December 17, 2014

10 Tips to Help Couples Conceive in the New Year

Every New Year marks new beginnings, new goals, and a fresh start. For some, the goal of parenthood is on their list for 2015.

Here are 10 helpful tips from Dr. Chris Sipe of Fertility Centers of Illinois that can help empower couples to approach conception with confidence and knowledge.

“We want everyone to be excited about starting this new chapter of their lives, and knowledge is power,” explains Dr. Chris Sipe. “Lifestyle changes and basic fertility knowledge can help couples increase their chances to have the baby of their dreams in the New Year."

1. Map Out a Blueprint
If you know exactly what you are working with, you can arrive at your desired destination more quickly. A Fertility Awareness Check-Up can give fast, easy insight to your fertility potential, at an affordable cost of $90 per couple. Men undergo a semen analysis performed by specialized laboratory professionals to evaluate semen count, shape (morphology) and movement (motility). Women undergo two simple blood tests known as FSH and Estradiol to help evaluate ovarian function and fertility potential, as well as an ultrasound.

2. Know Your Fertility Short-Cuts
When it comes to getting pregnant, timing sex with ovulation is imperative. Every month when a woman releases an egg into the fallopian tubes during ovulation, it only survives 24 hours. Sperm can survive in the uterus for up to five days after sex, therefore regular sexual activity during ovulation and in the days leading up to ovulation will greatly increase conception odds. In order to know when you’re ovulating, track your cycle every month using an ovulation calendar. Ovulation kits can also help when trying to conceive. If your period is irregular, you may not be ovulating regularly. If you are concerned about whether you are ovulating regularly, consult a physician to learn more.

3. Combine the East and West for a Balanced Approach
When you’re trying to conceive, or even pursuing fertility treatment, everyone always tells you to relax. The truth is the trying can become, well, very trying. Boost your chances of conception with alternative treatments such as acupuncture, yoga, and massage. Pulling Down the Moon offers all of these options and more, allowing your stress and anxiety to melt into relaxation and bliss. If you’re up for the challenge, they have also created a DIY 12-week holistic program called Fully Fertile to naturally increase fertility, with local chapters near you for support through the process.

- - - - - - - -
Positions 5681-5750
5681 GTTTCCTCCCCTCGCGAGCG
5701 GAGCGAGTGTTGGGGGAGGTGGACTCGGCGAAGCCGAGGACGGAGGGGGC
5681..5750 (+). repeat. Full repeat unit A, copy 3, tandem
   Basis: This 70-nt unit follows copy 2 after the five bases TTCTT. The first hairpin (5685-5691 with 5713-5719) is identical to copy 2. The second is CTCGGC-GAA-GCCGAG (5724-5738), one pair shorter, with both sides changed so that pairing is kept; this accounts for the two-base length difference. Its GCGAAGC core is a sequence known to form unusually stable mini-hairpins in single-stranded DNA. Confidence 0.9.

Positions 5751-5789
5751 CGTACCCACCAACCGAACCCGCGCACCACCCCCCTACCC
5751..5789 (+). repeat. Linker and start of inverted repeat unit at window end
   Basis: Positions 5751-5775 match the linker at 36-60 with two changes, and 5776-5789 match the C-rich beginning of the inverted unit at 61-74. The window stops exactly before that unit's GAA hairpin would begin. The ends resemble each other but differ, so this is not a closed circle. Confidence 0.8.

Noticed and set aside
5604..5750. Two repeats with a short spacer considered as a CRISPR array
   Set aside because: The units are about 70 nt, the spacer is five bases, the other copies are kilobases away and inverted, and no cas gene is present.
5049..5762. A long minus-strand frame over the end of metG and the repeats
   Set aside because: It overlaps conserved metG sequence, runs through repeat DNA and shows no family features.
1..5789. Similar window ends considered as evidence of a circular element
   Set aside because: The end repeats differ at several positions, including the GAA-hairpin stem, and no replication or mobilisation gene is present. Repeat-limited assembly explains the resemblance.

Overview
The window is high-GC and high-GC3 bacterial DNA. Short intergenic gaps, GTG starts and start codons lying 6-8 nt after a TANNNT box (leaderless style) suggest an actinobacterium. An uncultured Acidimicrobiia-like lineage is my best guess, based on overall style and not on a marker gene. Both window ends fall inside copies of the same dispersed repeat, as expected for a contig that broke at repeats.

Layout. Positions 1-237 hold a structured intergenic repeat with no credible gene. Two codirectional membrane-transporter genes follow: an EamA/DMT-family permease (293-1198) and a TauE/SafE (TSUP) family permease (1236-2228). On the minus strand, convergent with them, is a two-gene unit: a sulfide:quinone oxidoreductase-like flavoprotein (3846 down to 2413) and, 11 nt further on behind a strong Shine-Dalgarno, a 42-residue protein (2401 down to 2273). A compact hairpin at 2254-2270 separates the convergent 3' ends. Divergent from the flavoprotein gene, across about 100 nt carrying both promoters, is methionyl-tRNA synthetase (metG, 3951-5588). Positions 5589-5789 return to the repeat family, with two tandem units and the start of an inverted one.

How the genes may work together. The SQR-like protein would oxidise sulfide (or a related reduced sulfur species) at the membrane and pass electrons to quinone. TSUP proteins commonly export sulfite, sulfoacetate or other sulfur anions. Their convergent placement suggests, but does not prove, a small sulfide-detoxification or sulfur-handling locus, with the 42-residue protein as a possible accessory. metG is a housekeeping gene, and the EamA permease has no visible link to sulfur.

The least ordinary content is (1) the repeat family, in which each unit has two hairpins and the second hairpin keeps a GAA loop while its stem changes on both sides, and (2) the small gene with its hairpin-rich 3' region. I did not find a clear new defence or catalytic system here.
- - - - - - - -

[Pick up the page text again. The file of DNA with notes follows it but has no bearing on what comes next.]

4. Keep the Bedroom Fertility-Friendly
You may be accidentally decreasing your chances of conception without even realizing it. According to the American Society for Reproductive Medicine, commercially available water-based lubricants, such as Astroglide, KY Jelly, and Touch, may inhibit sperm motility by 60% to 100% within 60 minutes of intercourse. Opt for canola oil or Pre-Seed oil instead.

5. Work Towards a Fertility-Friendly Weight
Extra weight introduces a host of fertility issues for both men and women. Extra weight causes hormonal shifts that can affect ovulation and semen production, hurting your ability to conceive. Increased weight can also make achieving a pregnancy more difficult, and can cause complications during gestation. The positive news is that losing as little as 5 percent to 10 percent of body weight can significantly improve fertility potential. The ideal Body Mass Index (BMI) falls in the 20-25 range. BMI levels from 25-30 are considered overweight, while BMI levels above 30 are considered obese. See where you fall on the BMI scale and set a New Year’s fertility goal to climb closer to that weight. You may conceive before you know it!

6. Nourish Your Body
A nourished, healthy body is a fertile body. The Mayo Clinic has found that Vitamin C can help in ovulation disorders, while Coenzyme Q10 has been found to increase sperm count and sperm motility. Vitamin E can also improve low sperm count, as does Folic Acid. Regular doses of Folic Acid also aid in the prevention of birth defects. Stock up your vitamin cabinet with nourishing supplements – and stack the odds in your favor.

7. Feed Your Fertility
A Harvard study found that women who maintained a whole food, primarily plant-based diet were able to increase their fertility six-fold. Men aren’t off the hook either – high fat diets have been found to decrease sperm count. Fill your refrigerator and pantry with whole grains, fruits, and vegetables while avoiding thick cuts of meat and refined carbohydrates such as white bread and cookies. If navigating a new dietary world seems a bit overwhelming, consult the help of a nutritionist or dietitian. There are also programs available such as FirstLine Therapy for Fertility that can guide you through a fertility-rich diet while assisting in weight loss.